[Electroboom] always has some entertaining videos. He recently tried to run his Tesla coil in a vacuum. The video shows some interesting results, along with his usual bleeped out expletives as he drills into his hand and suffers other indignities in the name of electronics.
Unfortunately, a bit of extra bolt caused the coil to arc internally, eventually leading to the impressive device shuffling off its mortal… um, well, let’s just say its untimely demise. Along the way, though, you get to see some interesting techniques for building a silicone seal for the vacuum chamber, and some neat Tesla coil tricks with a closed off syringe.
Continue reading “That Sucks! Death of a Tesla Coil”
Last weekend was the Vintage Computer Festival East in Wall, New Jersey. While this yearly gathering of nerds nerding out on old computers might be a bit too obscure for some, there are always amazing exhibits of actual historical importance. A few Enigma machines showed up, and the rarest Commodore goodies made an appearance. We saw the pre-history of Hackaday and ‘maker’ culture with Southwest Technical Products Corporation, and found out it was probably, possible to build a RepRap in the 80s. You can’t know where you’re going unless you know where you came from, and even though the old timers were a bit more grizzled than us the Vintage Computer Festival shows how little things have actually changed.
What was the coolest and weirdest stuff at VCF? What does the Silverball pinball museum look like? Check that out below.
Continue reading “The Best Of VCF East”
Do you still have an old analog CRT television lying around? With the advent of digital signals, analog TV´s are going to the dumpster or the recycling center. But you can still put them to good use, just as [GreatScott!] did, by converting the TV into a crude oscilloscope.
The trick is to take control of the two deflection coils that move the electron beam inside the CRT in the horizontal and vertical directions. The video describes in detail the process of identifying the coils and using an Arduino nano in combination with a DAC to amplify the input signal in order to get the waveform in the TV screen. Step by step explanations and great editing make this project delightful to watch.
Even if you do not follow [GreatScott!]´s steps to build a simple oscilloscope, don´t throw away that vintage TV!, it is a great source of analog parts. The flyback transformer can be used to make a high voltage power supply, and you also get some nice high voltage capacitors (both electrolytic and mylar ones), the horizontal output transistor which is a high voltage one, ferrite transformers, magnet wire, plus a lot of other small parts. Other uses for old TV sets that you may want to try is to convert your TV into a gaming console, or an audio synthesizer controlled by drawing with a light-sensitive pen on a CRT television.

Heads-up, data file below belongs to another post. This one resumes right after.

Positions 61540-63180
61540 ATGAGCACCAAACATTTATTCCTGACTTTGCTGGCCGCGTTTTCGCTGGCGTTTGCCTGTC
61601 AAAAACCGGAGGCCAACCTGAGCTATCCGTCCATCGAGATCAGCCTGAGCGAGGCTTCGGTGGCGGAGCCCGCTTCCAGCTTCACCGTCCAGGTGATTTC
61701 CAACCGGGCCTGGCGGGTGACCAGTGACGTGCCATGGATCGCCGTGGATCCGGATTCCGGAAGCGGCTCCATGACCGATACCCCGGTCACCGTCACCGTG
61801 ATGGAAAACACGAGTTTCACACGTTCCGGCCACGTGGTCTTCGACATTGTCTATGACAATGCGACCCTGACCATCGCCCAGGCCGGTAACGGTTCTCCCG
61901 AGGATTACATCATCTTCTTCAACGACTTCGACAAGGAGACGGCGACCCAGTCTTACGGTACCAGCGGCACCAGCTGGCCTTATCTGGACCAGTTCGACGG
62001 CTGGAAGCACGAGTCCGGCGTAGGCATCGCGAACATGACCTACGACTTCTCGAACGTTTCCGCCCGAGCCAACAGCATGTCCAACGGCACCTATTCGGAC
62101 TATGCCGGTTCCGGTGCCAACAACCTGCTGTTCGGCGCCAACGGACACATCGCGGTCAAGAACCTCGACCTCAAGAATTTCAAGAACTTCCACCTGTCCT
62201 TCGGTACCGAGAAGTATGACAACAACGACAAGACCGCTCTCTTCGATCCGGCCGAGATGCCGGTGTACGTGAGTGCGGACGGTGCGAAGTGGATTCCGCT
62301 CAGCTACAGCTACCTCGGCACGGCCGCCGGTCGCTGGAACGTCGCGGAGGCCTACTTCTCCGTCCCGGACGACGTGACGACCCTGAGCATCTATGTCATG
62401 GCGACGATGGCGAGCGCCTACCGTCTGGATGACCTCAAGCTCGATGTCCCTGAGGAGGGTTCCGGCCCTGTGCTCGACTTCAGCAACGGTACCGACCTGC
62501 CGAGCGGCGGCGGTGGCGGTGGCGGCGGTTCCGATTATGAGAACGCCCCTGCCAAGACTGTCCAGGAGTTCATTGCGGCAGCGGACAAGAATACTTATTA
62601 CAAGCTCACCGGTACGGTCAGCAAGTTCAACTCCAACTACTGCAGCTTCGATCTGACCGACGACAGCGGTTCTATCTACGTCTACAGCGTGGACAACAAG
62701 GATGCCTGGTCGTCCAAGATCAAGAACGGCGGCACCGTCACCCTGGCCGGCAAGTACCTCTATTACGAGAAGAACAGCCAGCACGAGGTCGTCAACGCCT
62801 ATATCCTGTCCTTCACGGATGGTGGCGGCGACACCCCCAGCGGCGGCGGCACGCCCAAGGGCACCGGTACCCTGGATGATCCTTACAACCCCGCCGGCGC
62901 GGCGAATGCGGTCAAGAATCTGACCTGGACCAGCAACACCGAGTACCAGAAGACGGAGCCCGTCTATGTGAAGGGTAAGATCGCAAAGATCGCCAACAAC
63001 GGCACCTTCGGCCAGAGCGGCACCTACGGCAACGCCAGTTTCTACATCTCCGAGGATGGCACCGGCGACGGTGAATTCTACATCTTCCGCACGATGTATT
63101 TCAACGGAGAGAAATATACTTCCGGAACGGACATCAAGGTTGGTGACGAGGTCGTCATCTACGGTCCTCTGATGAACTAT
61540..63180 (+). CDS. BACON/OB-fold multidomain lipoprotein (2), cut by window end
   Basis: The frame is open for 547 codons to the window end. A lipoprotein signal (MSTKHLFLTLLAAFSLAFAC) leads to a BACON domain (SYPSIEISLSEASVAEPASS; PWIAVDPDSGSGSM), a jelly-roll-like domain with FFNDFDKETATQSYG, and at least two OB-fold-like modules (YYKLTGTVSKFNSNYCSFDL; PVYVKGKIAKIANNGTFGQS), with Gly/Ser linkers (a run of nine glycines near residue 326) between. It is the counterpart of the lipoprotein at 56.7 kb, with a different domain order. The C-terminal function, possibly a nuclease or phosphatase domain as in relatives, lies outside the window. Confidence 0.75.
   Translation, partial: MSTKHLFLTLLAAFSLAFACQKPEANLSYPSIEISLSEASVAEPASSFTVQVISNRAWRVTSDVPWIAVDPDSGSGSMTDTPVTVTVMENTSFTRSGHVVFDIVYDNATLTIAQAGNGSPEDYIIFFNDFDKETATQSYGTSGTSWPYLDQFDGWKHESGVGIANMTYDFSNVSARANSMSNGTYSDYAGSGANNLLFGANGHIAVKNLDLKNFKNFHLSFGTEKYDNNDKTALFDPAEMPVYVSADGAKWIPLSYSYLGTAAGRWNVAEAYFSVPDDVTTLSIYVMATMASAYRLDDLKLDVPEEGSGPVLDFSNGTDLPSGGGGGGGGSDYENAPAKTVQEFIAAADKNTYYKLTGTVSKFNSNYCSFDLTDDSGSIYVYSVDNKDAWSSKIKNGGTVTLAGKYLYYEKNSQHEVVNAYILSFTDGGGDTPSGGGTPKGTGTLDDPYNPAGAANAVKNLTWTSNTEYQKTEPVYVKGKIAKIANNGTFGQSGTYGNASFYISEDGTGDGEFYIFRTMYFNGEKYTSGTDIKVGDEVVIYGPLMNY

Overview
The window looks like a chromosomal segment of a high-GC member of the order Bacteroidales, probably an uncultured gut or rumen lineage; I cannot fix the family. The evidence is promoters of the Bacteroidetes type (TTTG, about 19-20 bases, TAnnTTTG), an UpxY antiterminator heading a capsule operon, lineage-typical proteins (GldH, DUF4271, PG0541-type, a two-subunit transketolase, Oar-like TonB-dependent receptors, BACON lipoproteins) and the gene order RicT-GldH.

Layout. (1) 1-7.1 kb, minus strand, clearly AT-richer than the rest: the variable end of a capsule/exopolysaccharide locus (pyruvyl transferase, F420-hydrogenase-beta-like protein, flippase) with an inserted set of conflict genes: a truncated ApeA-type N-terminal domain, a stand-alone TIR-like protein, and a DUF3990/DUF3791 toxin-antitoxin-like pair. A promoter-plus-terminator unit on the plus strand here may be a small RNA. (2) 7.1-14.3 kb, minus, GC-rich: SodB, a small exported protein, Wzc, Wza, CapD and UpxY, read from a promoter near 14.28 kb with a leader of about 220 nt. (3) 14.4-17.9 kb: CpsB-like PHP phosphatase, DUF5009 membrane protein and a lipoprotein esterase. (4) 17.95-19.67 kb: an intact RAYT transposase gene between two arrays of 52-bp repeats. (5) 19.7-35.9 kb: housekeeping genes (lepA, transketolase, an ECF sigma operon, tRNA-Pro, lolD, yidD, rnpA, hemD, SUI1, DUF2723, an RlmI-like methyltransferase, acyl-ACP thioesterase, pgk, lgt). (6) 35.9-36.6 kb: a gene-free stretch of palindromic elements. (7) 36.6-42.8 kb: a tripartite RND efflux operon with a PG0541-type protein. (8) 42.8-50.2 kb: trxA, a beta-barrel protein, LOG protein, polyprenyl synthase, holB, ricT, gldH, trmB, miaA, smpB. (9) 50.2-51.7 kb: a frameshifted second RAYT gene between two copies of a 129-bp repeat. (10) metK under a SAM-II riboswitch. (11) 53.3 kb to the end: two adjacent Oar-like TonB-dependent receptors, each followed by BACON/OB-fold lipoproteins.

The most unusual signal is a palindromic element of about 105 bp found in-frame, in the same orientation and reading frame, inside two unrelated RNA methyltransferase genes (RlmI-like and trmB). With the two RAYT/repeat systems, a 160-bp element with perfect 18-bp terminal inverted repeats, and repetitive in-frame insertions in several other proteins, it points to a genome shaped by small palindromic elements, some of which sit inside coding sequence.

Continue reading “Hacking a Vintage TV into an Oscilloscope”
[Mr. Carlson] likes electronics gear. Mostly old gear. The grayer the case, the greener the phosphors, and the more hammertone, the better. That’s why we’re not surprised to see him with a mammoth AM radio station transmitter in his shop. That it’s a transmitter that you can walk into while it’s energized was a bit of a surprise, though.
As radio station transmitters go, [Mr. Carlson]’s Gates BC-250-GY broadcast transmitter is actually pretty small, especially for 1940s-vintage gear. It has a 250 watt output and was used as a nighttime transmitter; AM stations are typically required to operate at reduced power when the ionosphere is favorable for skip on the medium frequency bands. Stations often use separate day and night transmitters rather than just dialing back the daytime flamethrower; this allows plenty of time for maintenance with no interruptions to programming.
If you enjoy old broadcast gear, the tour of this transmitter, which has been rebuilt for use in the ham bands, will be a real treat. Feast your eyes on those lovely old bakelite knobs and the Simpson and Westinghouse meters, and picture a broadcast engineer in white short sleeves and skinny tie making notations on a clipboard. The transmitter is just as lovely on the inside — once the plate power supply is shut down, of course, lest [Mr. Carlson] quickly become [the
former late Mr. Carlson] upon stepping inside. Honestly, there aren’t that many components inside, but what’s there is big – huge transformer, giant potato slicer variable caps, wirewound resistors the size of paper towel tubes, and five enormous, glowing vacuum tubes.